Aside from the bidlist and all that it represents, we also had to go through the mundane things associated with any new job, badges, health plans, savings plans, credit unions, Human Resource stuff and protocol. All right, most new jobs don't really have a protocol section but we do. The United States Foreign Service is a very formal organization and is rightfully proud of its long and distinguished history. Part of that pride is manifested in the structured formality of the Service. For example, we wear suits and ties to the FSI every day. When a speaker of the rank of Ambassador or above enters our classroom, we stand and applaud and remain standing until the speaker indicates that we should be seated. Then we stand again when they leave the room. In an informal world this is somewhat old fashioned but I appreciate it and see it as a mark of respect for individuals who have given extraordinary service to the country.
The clock is ticking on tenure for all of us. The most immediate hurdle is getting off of language probation. You must test at a pre-determined level in some language in order to be tenured. If you don't get tenure within five years of joining, you are thanked for your service and are set free to seek employment elsewhere. The levels for passing language probation vary between languages, with world languages (Spanish, French, etc) requiring higher levels of fluency than hard languages (Arabic, Chinese etc). Our CDOs have assumed the responsibility for guiding us along paths most likely to lead us to succeed and language probation is right up on the top of their list. Therefore, someone like me who hasn't tested at the required level in a language will be urged to look at first posts in areas of the world that require a world language. The theory is that I could take an immersion course in Spanish, pass at the required fluency level and serve my first two years towards gaining tenure. If I take a first post that has no language requirement, then the pressure is greater for me to pass a language on my second tour.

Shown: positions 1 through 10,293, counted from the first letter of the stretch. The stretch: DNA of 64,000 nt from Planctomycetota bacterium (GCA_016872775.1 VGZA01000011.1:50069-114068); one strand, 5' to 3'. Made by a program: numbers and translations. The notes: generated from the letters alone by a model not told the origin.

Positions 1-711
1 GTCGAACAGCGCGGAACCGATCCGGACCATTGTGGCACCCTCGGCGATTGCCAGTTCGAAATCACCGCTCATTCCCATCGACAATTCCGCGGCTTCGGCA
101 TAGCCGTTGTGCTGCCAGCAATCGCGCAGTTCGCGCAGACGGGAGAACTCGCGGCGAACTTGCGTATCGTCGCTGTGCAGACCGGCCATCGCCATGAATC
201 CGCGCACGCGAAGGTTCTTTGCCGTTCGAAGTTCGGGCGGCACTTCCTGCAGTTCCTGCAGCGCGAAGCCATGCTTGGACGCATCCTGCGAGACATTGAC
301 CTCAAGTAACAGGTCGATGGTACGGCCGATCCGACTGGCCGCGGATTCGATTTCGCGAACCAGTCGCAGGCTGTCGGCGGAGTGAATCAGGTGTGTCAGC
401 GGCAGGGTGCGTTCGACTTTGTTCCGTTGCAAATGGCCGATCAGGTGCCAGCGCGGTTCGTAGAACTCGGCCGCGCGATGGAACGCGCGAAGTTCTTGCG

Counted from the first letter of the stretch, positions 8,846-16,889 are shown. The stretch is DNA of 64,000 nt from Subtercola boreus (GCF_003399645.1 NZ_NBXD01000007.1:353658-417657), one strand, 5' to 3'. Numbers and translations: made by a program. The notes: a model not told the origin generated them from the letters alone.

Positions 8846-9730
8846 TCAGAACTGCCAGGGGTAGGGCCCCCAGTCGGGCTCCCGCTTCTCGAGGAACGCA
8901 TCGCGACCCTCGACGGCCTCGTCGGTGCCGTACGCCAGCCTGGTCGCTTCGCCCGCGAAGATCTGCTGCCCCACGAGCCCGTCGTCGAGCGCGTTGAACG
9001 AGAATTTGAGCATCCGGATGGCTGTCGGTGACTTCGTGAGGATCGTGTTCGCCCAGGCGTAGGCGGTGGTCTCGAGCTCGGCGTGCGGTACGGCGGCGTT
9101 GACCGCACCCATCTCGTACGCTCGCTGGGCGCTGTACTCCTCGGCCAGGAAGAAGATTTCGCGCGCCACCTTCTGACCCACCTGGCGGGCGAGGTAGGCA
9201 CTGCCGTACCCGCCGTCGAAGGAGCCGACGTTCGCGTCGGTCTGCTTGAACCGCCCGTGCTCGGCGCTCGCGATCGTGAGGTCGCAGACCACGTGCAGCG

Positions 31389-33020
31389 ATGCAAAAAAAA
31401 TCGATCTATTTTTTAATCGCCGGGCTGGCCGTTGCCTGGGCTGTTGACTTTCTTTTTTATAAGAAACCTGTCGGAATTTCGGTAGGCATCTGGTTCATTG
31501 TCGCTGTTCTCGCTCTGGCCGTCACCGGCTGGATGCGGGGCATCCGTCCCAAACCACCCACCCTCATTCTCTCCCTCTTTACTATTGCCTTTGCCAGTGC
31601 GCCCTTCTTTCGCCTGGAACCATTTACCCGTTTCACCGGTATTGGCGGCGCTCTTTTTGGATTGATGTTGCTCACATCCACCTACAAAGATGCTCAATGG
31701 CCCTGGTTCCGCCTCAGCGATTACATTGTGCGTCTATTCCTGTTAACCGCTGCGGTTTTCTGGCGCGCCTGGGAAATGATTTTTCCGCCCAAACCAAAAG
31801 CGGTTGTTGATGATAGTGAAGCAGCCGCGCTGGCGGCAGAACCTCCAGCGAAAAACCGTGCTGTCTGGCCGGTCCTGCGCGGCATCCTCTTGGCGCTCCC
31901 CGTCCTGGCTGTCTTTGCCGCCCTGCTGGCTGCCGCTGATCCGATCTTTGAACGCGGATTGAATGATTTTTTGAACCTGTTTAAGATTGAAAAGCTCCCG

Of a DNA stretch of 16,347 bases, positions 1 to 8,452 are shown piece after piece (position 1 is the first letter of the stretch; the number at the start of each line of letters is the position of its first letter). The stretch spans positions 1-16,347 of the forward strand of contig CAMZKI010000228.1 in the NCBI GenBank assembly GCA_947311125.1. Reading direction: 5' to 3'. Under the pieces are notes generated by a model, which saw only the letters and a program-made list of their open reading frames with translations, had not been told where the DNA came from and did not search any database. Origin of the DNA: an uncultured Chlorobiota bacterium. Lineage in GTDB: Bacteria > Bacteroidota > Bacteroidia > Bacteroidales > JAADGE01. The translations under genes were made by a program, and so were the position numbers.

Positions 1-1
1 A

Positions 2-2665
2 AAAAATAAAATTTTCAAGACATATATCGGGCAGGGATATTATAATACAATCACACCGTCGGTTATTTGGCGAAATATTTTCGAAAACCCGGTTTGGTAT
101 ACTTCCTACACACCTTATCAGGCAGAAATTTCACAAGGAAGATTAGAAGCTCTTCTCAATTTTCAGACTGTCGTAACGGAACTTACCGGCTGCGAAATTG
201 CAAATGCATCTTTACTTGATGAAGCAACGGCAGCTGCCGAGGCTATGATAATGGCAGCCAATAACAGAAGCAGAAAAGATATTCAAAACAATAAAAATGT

There are a host of other rules, regulations, norms and considerations that come into play when looking at the bidlist. However, I can honestly say that I will be delighted with any job on the list. I have some relative degrees of interest in one city over another or one job over another but there just aren't any on the list that I'll be disappointed in receiving. My goal is to learn a language, get to post, master a new job and get tenured. Along the way I expect to have a ball. This week we're going to an 'offsite' meeting for a few days. We'll participate in a series of Leadership exercises, put on a Follies Night and spend some time with our CDOs. Heck, I'll even sit around the campfire and sing Kumbayah if they want me to.
So, The Foreign Service chapter of my life has begun and it's terrific!! I'm really hoping to be sent to Addis Ababa for my first post. No wait, make that Sao Paulo. Wait, wait I really want to go to Bogota. No, Kinshasa....... Well, you get the idea. In just a few hours I have to submit my Really Last Final Ultimate No Kidding Bidlist. Arrrgh, I want them all.